In common thought and parlance, imitation is bad. “It’s an imitation” is not a compliment, even if obscured by faux diction. To imitate another may even be meanly intended. In the post– Renaissance Western world, to be original is the ultimate attainment, with far less concern given to what one is originally being. “She’s a true original.” “He’s one of a kind.” Well, so is Jeffrey Dahmer, so far, one hopes, but so? And to the degree that engaging in imitation means one is not being oneself, whatever that is, then one is being phony, and every person who has ever lied about his past and been caught at it or been busted for putting on airs at a dinner party knows what a crime that is.

On the other hand, every parent, child psychologist, and sociologist knows that imitation is fundamental to learning, psychological development, and the socialization process. For centuries, it was even a highly esteemed part of the educational process. Writers as great as Samuel Johnson practiced in their schooling, as a cornerstone of humane and literary development, the writing, in Latin, in imitation of Horace, or another Roman great. Erudite these writers certainly were, and eighteenth-century specialists would surely disagree, but such slavish imitation may be why it took the Romantic revolution to liberate English literature from its sometimes uninspired reverence for the Greeks and Romans.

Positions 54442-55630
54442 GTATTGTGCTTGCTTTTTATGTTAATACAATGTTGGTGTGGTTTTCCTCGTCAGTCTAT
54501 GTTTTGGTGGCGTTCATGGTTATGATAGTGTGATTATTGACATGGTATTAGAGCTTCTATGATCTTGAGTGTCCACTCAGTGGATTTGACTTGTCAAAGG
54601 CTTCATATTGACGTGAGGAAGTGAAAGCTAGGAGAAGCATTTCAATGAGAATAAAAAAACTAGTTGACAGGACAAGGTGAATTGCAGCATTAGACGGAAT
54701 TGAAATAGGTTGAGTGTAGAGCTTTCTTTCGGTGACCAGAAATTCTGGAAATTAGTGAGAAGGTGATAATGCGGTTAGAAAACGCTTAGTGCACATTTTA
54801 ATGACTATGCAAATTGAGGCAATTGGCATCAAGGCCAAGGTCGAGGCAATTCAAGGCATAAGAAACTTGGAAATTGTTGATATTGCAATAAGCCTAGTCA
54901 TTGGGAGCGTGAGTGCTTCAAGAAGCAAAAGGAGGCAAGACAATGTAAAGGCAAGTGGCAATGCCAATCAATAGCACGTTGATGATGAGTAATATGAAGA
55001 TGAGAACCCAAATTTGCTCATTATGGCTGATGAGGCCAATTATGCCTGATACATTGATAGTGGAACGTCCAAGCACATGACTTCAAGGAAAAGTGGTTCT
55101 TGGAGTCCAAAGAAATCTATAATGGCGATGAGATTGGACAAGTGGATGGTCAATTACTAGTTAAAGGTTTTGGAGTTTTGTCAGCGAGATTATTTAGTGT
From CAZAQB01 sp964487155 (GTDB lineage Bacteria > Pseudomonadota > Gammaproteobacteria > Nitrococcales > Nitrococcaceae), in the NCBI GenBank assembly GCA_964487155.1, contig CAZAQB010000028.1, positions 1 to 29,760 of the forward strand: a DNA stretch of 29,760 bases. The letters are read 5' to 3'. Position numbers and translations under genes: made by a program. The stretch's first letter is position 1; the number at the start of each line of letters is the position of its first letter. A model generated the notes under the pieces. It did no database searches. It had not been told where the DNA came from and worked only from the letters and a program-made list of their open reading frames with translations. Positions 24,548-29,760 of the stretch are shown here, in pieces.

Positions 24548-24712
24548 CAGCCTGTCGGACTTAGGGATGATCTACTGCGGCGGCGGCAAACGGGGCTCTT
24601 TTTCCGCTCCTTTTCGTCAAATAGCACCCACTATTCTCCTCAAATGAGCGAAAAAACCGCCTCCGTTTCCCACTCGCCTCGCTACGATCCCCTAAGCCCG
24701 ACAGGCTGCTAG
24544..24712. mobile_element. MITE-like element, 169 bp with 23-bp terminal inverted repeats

In every art, those who labor to create do so under what, indeed, the great eighteenth-century scholar W. Jackson Bate named “the burden of the past” — squirm with Harold Bloom’s “anxiety of influence.” They admire the past and build on it; they play riffs on it; they argue with it; or they spit on it, by way of moving out of the house and trying a little too hard to prove they’re adults. But only in film do they bow down to it and lick its boots in an S&M role-play designed to provide them with the comforts of infantile wish fulfillment.